Korean War in Cartoons
The cartoonist, Herblock, is known for political commentary through his work. This particular cartoon, published in June 1950, appears to reflect on the events surrounding the Korean War, which began in June of that year.
The cartoon shows a Soviet military figure pointing to a map labeled "KOREA," with arrows indicating an invasion into South Korea from North Korea. The map is purposefully inverted, suggesting a distortion of truth or perspective. The Soviet figure is telling a smaller figure, who represents a Western official or possibly an American, "You Can See How North Korea Was Invaded," which implies a reversal of the actual events where North Korea invaded South Korea.
The main message seems to be a criticism of Soviet propaganda tactics, suggesting that they are attempting to mislead the world about who was the aggressor in the Korean War. The cartoon implies that the Soviets are trying to portray North Korea as the victim rather than the instigator, which aligns with the Western view that it was North Korea, with the backing of the Soviet Union, that invaded South Korea.
The cartoon depicts a dove, traditionally a symbol of peace, with an aggressive expression and a hammer and sickle emblazoned on its body, flying over a landscape with what appears to be the aftermath of a military conflict. The hammer and sickle are symbolic of the Soviet Union, and the dove's menacing appearance contrasts with its usual connotation of peace. The caption reads "PEACE" MOVEMENT IN KOREA, with the word "peace" in quotation marks, suggesting irony or skepticism.
The cartoonist’s message is a critique of the Soviet Union's role in the Korean conflict, portraying it as cloaking aggressive actions under the guise of peace. The purpose is likely to highlight the discrepancy between the proclaimed intentions of fostering peace and the actual violent military actions taking place on the ground. It's a visual commentary on the perceived duplicity of Soviet foreign policy during the early stages of the Korean War, where peace rhetoric masked military aggression.
The British cartoon from July 12, 1950, depicts Stalin, pointing to a blackboard with a message accusing then-U.S. President Truman of launching an unwarranted attack on North Korea. The audience in front of the blackboard is composed of individuals with names of countries (Poland, East Germany, Czechoslovakia, and Bulgaria) on their shirts, which were part of the Soviet bloc or under Soviet influence at the time.
The main message of the cartoon is a critique of Soviet propaganda efforts to frame the United States and its allies as aggressors in the Korean War. The term "Believe it or Knout" is a play on the phrase "believe it or not" and the word "knout," a type of whip used in Russia to punish and control, suggesting that these countries are compelled to accept the Soviet version of events under duress. The cartoonist is likely highlighting the forced nature of the Soviet narrative and the lack of freedom to dissent within the Soviet sphere of influence.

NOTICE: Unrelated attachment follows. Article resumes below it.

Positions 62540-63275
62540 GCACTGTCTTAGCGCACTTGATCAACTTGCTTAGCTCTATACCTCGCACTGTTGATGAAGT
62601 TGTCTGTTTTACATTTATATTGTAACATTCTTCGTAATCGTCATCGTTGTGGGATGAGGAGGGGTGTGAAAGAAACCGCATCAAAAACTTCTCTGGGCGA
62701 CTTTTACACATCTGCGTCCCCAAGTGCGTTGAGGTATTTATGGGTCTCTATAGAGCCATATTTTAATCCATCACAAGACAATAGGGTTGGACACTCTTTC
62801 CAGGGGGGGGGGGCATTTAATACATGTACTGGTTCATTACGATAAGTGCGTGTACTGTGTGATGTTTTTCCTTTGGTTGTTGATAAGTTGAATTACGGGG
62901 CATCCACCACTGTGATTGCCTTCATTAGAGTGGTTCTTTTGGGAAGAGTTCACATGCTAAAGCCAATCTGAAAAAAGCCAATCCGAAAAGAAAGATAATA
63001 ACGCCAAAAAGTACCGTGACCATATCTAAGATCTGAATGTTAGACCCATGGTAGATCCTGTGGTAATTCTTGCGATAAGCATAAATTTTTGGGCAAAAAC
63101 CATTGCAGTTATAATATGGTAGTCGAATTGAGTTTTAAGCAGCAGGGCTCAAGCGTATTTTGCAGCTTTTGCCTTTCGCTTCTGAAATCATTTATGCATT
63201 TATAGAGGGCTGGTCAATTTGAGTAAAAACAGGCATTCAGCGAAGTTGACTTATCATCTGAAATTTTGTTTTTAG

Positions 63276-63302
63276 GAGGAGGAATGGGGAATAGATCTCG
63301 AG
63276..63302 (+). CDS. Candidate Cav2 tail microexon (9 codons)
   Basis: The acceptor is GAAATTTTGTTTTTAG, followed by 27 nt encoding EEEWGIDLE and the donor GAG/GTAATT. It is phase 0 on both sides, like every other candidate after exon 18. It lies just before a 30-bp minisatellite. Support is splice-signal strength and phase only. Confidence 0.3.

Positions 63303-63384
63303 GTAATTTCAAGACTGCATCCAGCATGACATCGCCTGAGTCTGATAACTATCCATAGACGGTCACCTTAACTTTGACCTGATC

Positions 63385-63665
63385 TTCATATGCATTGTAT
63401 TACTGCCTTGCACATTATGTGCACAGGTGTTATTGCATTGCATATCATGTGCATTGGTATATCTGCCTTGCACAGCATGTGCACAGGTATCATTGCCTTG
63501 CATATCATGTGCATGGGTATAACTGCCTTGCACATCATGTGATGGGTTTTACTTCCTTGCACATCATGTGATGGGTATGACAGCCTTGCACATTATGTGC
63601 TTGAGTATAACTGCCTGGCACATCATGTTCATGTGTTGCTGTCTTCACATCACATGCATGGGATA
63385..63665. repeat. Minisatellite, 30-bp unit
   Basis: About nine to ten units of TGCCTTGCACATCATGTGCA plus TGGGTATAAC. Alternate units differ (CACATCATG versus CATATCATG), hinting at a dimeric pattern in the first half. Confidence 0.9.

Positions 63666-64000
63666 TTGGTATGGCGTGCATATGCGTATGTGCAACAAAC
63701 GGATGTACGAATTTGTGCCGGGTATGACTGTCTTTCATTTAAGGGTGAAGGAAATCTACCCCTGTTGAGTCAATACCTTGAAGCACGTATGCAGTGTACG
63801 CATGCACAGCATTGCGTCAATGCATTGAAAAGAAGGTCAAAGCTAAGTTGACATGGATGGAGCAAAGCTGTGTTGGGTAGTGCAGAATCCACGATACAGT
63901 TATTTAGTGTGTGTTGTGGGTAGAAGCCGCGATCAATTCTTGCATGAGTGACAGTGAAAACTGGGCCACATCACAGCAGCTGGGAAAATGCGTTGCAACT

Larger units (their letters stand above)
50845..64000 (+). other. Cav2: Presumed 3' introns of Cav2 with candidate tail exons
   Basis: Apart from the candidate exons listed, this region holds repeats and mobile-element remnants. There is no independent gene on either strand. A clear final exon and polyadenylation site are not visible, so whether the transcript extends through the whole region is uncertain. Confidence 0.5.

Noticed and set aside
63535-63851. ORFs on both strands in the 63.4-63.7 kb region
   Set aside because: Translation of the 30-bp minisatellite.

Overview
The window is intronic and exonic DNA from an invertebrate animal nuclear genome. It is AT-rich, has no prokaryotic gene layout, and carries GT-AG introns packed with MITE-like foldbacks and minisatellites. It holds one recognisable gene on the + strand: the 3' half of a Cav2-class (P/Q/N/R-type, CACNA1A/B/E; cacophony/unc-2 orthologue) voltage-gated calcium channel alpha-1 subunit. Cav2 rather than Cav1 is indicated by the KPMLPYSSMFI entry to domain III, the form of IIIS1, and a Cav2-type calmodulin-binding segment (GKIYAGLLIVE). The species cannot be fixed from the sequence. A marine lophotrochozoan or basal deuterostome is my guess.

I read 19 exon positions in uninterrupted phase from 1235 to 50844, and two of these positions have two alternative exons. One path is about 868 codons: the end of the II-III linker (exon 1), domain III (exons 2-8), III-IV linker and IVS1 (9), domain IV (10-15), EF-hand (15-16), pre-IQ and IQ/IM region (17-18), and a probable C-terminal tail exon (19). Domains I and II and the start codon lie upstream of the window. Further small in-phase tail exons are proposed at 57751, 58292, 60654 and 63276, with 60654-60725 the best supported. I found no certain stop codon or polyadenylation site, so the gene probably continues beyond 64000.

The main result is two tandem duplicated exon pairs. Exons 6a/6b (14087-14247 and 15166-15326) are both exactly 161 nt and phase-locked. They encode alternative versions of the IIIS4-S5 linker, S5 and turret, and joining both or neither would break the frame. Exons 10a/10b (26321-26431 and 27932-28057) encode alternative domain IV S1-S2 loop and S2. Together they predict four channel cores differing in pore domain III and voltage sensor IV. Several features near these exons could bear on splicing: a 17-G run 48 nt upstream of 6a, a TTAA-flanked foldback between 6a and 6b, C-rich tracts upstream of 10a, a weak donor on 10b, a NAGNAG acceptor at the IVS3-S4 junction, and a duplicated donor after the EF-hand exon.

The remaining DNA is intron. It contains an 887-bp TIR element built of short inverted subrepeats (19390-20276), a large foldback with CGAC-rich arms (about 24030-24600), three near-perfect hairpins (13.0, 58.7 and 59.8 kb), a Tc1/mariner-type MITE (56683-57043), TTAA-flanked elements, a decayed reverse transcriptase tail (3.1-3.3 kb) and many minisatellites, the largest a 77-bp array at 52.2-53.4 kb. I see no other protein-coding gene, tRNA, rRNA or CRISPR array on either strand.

The cartoon shows figures that are meant to be Russian soldiers disguised in Korean uniforms, with the notable inclusion of Stalin among them, which signifies Soviet involvement in the Korean conflict. The caption "NOBODY HERE BUT US KOREANS" is a tongue-in-cheek denial of foreign intervention, particularly from the Soviet Union, in the Korean War.
The purpose of the cartoon is to satirize the Soviet Union's attempts to mask its direct involvement in the war by portraying it as a purely Korean affair. It highlights the duplicity of the Soviet stance and criticizes their covert military support to the North Korean regime, suggesting that despite claims to the contrary, Soviet forces were directly influencing the conflict. It serves to undermine the Soviet narrative and expose the truth as seen from the British perspective at the time.
The cartoon from June 30, 1950, shows President Truman representing the United Nations leaping over a hurdle next to a gravestone for the League of Nations, which reads "Died of lack of exercise facing national aggression." This was around the start of the Korean War, and the message is a commentary on international organizations' responses to aggression.
The purpose of the cartoon is to suggest that the United Nations, unlike its predecessor the League of Nations, is actively confronting aggression, presumably in Korea, rather than avoiding it. It's a call to action, implying that the UN must not repeat the mistakes of the League, which failed to prevent the escalation of aggression that led to World War II. The caption "HISTORY DOESN'T REPEAT ITSELF" underscores this point, suggesting optimism that the UN will succeed where the League did not.
The Soviet cartoon shows multiple hands reaching from the White House, with each hand labeled with the word "Monopoly" in different languages. This represents the Soviet view of the United States at the time, suggesting that capitalist monopolies or big businesses hold the real power and influence in the U.S. government and the US is trying to use capitalism to extend its global power and influence.
The purpose of the cartoon is to criticize the capitalist system and the influence of corporations on American politics. It suggests that despite the democratic facade, it is the monopolistic powers that control the government, implying a lack of true democracy or the subversion of it by corporate interests.